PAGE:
Speaking of writing time, I’ve learned from the time my kids were born to make use of every opportunity I had. I get lazy about that during the school year, but the lesson is driven back home in the summertime. Another way to combine writing time with entertaining the kids is to find places that will occupy them, get them out of the house, where I can sit on the sidelines and write. If you have a local park, that’s always a good one. We don’t have one nearby, but there is one about 30 minutes away, so I try to make the occasional trip over there for something different. It has only 1 entry/exit, so I station myself nearby and send the kids off to play while I hit the laptop for a bit. Chuck E Cheeses or McDonalds play places work for smaller kids (I’ve learned to tune out the noise, for the most part). Older kids could be let loose at the mall or movie theater while you chill at the food court or coffee shop with a notebook. And bookstores are great for all ages.
4. Babysitting on a Budget
I’d dearly love to have a babysitter several days a week during the summer, but it just isn’t affordable or practical. Instead, I’ve gotten creative to find ways around it. For instance, my sister and I Kid Swap during the summer. Every Thursday, 1 of us takes both of our kids from 9:30am to 4:30pm, giving the other one a full day to themselves. The next week, we swap. Thus every other week, I’m free for a day, my kids get other children to play with, and it doesn’t cost either of us anything. And I find my kids are actually easier to handle on the days we have company, because they have someone to occupy them besides me.
Another option would be to pool your resources. This summer, several of us are planning to meet at one house and hire a babysitter to keep all the children (4-6) for the day while we hightail it to a local bookstore to hunker down with our laptops. We already meet like this while the kids are in school (we call it Write Out) and know it can be productive. It also motivates us to write at other times during the week and we want to keep our productivity from slacking during the summer. This requires us to only find 1 sitter, and she gets paid handsomely for watching over kids who are basically playing together. It’s a win-win.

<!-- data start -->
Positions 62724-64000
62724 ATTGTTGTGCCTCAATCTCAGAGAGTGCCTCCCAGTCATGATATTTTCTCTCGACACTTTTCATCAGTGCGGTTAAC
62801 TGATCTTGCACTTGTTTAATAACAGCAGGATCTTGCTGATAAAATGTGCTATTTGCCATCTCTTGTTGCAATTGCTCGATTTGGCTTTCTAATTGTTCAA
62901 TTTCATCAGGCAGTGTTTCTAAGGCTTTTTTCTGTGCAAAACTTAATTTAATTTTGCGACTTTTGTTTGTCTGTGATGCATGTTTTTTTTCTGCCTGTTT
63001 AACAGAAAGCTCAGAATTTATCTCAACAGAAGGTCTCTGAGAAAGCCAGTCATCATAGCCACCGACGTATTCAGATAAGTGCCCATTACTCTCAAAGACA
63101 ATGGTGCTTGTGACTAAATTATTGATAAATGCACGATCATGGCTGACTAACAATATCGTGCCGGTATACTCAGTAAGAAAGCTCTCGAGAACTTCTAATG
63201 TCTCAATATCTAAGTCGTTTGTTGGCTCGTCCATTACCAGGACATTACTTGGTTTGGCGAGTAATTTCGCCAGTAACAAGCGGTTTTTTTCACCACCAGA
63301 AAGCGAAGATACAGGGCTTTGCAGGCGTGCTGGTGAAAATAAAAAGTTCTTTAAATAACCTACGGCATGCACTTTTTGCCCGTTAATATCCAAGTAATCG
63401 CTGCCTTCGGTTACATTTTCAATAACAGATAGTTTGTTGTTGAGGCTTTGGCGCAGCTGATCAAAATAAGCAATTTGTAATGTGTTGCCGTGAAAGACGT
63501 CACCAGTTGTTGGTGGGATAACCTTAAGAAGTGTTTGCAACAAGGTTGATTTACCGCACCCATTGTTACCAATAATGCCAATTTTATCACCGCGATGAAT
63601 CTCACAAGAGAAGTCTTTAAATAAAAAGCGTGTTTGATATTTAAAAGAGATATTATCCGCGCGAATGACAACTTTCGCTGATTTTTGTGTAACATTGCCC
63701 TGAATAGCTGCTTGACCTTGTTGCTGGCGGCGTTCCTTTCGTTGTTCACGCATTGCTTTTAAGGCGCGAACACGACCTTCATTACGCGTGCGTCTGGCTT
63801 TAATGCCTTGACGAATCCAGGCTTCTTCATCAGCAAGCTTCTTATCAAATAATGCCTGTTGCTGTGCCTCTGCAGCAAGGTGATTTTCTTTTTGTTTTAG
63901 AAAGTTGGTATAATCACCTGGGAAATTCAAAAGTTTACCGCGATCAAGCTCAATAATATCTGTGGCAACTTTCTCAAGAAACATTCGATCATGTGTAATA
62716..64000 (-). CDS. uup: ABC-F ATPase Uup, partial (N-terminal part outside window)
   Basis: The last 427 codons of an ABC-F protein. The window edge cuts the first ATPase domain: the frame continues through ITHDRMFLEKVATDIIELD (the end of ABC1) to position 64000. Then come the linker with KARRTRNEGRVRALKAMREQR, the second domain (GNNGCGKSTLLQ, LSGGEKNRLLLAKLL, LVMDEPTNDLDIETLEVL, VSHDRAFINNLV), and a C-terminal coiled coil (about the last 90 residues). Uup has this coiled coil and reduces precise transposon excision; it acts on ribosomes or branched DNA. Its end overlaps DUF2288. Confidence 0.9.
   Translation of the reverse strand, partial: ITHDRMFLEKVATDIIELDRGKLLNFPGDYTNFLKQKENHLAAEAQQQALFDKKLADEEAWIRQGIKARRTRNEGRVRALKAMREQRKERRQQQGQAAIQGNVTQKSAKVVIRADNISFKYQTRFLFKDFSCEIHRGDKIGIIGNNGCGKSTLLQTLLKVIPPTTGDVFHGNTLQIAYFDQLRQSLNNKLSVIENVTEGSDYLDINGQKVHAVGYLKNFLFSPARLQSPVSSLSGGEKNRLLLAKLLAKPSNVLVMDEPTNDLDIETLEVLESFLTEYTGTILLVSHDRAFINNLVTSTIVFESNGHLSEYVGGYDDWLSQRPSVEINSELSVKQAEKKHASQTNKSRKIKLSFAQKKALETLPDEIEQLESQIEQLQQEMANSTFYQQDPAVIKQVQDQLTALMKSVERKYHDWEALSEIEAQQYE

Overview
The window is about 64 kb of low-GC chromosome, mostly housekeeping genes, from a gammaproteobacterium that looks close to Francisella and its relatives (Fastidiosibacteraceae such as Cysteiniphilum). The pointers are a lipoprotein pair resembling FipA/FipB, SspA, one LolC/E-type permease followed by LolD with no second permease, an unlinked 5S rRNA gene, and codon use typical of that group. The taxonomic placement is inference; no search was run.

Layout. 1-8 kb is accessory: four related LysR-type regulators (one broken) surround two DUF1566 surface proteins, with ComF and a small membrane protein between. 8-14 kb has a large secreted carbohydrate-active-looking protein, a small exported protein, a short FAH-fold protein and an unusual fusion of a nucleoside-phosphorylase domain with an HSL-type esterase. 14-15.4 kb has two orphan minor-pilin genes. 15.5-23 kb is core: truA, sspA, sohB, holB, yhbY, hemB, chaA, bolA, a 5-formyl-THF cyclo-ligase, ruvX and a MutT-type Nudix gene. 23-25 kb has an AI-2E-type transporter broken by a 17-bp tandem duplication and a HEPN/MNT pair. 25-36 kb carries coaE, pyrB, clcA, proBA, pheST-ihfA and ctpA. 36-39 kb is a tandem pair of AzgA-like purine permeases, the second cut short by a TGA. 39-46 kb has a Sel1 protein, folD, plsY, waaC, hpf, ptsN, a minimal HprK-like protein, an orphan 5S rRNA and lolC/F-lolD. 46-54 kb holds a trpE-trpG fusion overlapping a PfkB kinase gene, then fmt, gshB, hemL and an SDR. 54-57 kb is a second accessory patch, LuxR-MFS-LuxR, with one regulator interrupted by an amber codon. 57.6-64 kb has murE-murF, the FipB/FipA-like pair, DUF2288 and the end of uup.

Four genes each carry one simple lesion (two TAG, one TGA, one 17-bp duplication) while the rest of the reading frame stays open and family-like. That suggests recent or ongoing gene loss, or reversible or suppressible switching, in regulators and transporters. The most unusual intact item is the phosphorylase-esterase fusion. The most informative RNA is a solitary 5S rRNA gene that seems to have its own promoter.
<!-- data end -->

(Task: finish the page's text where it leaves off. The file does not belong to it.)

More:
5. That’s What Grandparents Are For
It just so happens that this will be the first year that both my children will spend a week with my family several states away. My daughter has gone for several years now, but my son is only just now old enough. This is wonderful, and I’m indebted to my mother for offering, but I realize it isn’t an option for everyone. Grandparents are wonderful, but not always willing to take on this big a task.
That doesn’t mean getting their help is totally out of the question. We also have grandparents who live in town, and while they can’t keep my children for a week because of living arrangements, they can have them over. Consider asking grandparents if they could keep the children one day a week, or if they could plan 2 mini-vacations during the summer where the children spend 2-3 days with them. Scheduled ahead of time instead of last minute planning will allow you to place these strategically where they would be the most help, and give your children the chance to spend some true quality time with grandparents. It doesn’t hurt to ask.
These are just some options to help make your summer (and mine) a bit easier on the whole family, and friendly to your writing goals. But my biggest advice (to you and to me) is to be ready to take advantage of any opportunity that might come your way. That unexpected call from a friend inviting the kids over for the afternoon could put you 10 pages ahead of your summer goals. Also, keep a running total of your progress on a calendar. This will keep you aware of how much you are writing/not writing, and you will get to the end of the summer with some great things accomplished, instead of wondering where all the time went.
Do you have any suggestions for Summer Kid Patrol? Or keeping the kids from fighting, because I could always use the help!